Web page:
Nord Anglia Education
WRITTEN BY
Nord Anglia
25 May, 2018

Reading Through the Summer

Reading Through the Summer As we approach the summer break, one of the best ways you can continue to support your child's academic development is through encouraging them to read and making shared reading a part of your holiday routine.

As we approach the summer break, one of the best ways you can continue to support your child's academic development is through encouraging them to read and making shared reading a part of your holiday routine. Below is a helpful guide to how to do this.

Supporting Your Child’s Reading At Home

Research shows that reading to a child is the single most important thing you can do to support your child’s education.

 

Make a Regular Time To Read Together Each Day (5-10 minutes)

  • Create a regular ‘special time’ to read together.

  • Switch off the TV and your mobile phone.

 

Reading the Right Book

  • It’s important that your child reads books that are right level and/or of interest to them.

  • The aim is to give your child lots of successful reading experiences so they will become a happy and confident reader.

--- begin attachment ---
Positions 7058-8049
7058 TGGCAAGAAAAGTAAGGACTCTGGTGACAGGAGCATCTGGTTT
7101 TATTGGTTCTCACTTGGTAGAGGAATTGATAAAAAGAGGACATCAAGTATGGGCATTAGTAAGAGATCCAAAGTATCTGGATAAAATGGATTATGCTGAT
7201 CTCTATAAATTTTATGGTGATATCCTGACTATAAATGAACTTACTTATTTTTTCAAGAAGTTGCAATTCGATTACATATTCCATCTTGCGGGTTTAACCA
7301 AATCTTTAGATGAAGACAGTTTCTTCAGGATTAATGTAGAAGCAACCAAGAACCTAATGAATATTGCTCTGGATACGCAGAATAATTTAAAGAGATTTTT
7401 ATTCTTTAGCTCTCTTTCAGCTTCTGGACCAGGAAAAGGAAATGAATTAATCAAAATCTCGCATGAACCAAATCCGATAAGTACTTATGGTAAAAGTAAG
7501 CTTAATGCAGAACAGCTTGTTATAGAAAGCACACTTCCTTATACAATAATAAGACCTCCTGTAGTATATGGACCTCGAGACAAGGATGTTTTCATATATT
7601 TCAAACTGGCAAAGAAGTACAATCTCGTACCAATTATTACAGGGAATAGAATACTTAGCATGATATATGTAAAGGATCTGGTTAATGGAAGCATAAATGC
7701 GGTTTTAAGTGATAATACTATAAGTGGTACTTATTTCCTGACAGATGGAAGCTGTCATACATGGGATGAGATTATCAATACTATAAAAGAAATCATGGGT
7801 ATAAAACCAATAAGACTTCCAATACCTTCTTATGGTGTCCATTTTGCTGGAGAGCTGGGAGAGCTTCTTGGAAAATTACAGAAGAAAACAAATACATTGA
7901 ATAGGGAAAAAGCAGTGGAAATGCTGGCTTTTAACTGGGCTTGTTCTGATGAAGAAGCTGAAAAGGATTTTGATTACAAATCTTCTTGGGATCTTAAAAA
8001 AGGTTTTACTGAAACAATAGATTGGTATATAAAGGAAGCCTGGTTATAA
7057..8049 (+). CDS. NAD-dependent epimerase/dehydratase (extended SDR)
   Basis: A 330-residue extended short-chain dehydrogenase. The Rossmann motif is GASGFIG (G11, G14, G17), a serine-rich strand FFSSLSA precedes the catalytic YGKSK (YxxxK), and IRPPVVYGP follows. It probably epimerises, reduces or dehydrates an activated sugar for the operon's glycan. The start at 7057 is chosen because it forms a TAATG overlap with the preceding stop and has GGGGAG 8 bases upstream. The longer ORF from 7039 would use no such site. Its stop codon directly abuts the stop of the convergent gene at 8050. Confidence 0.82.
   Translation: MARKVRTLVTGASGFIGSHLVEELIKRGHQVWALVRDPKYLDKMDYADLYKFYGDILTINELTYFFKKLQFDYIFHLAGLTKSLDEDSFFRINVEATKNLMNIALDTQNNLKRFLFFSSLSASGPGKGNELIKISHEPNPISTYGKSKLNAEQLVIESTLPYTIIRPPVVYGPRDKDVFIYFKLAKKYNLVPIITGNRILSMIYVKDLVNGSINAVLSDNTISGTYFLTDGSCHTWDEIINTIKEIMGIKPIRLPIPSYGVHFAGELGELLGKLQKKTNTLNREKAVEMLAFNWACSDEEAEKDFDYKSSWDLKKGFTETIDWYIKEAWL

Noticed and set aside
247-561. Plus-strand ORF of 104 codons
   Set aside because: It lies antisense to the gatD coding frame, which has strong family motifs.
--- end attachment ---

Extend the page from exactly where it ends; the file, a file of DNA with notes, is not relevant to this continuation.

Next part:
Before Your Child Starts Reading Aloud

  • Look at the pictures/chapter titles and ask them to tell you what they think is happening in the book. (The pictures carry the meaning and help the child think about what is happening in the story and figure out unknown words).

 

Getting Stuck at an Unknown Word

  • Ask, “what’s the first sound?”

  • “What parts of the word do you know?”

  • “What would look right and make sense?”

  • If they have used these strategies and can’t figure the word out, then it is okay to tell them the word.

  • Encourage your child to re-read the sentence after they have made the correction. This will help them maintain the meaning which is always the most important part!

 

Praise Your Child for Their Reading

After Reading - Talk About the Book

Discussing the story is a good way to check that they have understood what they have read. Use questions that encourage them to say more than ‘yes’ or ‘no’.

  • Ask questions about the story. Say something like, “Why do you think the dog was barking?”

  • “What was your favourite part of the story?”

  • “How do you think …(a character in the story) might be feeling?”

  • Ask your child to ask you a question about the story.

 

Online Reading Sites:

www.getepic.com

www.raz-kids.com